Barney's Files For Chapter 11 -- Apparel Chain Seeks To Restructure Deal With Japanese Firm

NEW YORK - Barney's New York, the chic apparel chain that has been on an extravagant five-year expansion plan - bringing stores to Beverly Hills, Singapore and Seattle - has filed for Chapter 11 bankruptcy reorganization.

Company officials said Barney's took the action so it could restructure a joint-venture agreement with its Japanese retailing partner, Isetan Co. Barney's also filed suit against the partner. Officials said they did not believe any stores would be closed.

Barney's came to Seattle five years ago and established a store in the U.S. Bank Centre, at about the same time it opened stores in Dallas, Westport, Conn., and Costa Mesa, Calif. At the time, Barney's officials said they chose Seattle because of its maturing high-fashion market.

There had been talk that Barney's was looking at expanding its presence here, perhaps by moving into the downtown Seattle Nordstrom store when Nordstrom moves into the former Frederick & Nelson store. It is unclear where those discussions stand and whether the Chapter 11 filing will change those plans.

The news of the bankruptcy comes at a time of increased anxiety in the retail industry, which suffered a poor holiday shopping season. Analysts expect a number of store closures and bankruptcies in the coming months as retailers scramble to pay their suppliers for merchandise shipped during Christmas.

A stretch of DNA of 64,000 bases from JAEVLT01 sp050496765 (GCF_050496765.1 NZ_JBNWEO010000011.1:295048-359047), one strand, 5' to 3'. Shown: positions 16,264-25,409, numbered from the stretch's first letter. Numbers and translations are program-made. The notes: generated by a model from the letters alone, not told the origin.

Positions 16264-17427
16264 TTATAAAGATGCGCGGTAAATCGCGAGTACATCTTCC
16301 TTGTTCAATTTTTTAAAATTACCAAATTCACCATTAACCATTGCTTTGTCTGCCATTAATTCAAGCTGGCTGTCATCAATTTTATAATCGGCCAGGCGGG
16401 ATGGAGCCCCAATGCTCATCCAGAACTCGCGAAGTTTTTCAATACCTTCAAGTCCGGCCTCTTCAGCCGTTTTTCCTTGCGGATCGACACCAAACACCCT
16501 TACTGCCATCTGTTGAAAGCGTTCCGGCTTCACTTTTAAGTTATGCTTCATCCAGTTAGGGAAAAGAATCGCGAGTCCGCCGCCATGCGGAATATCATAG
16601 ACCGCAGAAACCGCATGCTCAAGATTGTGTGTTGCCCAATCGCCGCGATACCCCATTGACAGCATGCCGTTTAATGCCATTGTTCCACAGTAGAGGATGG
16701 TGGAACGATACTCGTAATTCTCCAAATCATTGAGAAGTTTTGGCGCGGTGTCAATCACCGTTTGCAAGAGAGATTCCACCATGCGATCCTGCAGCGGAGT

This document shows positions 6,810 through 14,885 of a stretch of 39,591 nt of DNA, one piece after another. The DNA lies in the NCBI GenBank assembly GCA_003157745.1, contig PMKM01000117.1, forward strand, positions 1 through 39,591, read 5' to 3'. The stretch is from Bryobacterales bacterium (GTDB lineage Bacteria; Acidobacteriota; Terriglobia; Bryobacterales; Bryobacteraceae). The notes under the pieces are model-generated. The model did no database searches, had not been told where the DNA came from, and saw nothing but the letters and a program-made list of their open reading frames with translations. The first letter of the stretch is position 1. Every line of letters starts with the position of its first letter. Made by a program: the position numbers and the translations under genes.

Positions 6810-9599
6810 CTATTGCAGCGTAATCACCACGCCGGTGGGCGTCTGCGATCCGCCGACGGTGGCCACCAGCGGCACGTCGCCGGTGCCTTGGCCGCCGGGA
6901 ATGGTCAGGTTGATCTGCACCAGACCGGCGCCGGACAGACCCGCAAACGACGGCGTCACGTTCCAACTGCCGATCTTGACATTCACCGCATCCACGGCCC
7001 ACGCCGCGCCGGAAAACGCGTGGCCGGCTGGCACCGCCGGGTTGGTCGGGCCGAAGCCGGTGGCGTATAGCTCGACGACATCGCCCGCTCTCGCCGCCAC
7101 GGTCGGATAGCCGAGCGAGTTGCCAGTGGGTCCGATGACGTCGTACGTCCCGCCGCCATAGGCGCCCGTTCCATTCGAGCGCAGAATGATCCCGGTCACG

In this case, however, Barney's officials stressed that the filing was a legal prerequisite to force the restructuring of its agreement with Isetan, which was to supply the major capital to build stores in New York, Chicago and Beverly Hills.

In a statement, Barney's President Charles Bunstine said, "The litigation and reorganization process is not expected to have an impact on our current expansion plans . . ."

According to press accounts, Barney's had faced cash-flow problems throughout the past year as a result of its expansion, which came at a time when most U.S. retailers were retrenching.

"Consumers started to feel that they could do better somewhere else," Kurt Barnard, president of Barnard's Retail Marketing Report, told Bloomberg Business News. "They never made an impact in other markets outside New York."

But officials of the privately held company said the 17-store chain had a 12 percent increase in same-store August-December sales from the year-earlier period.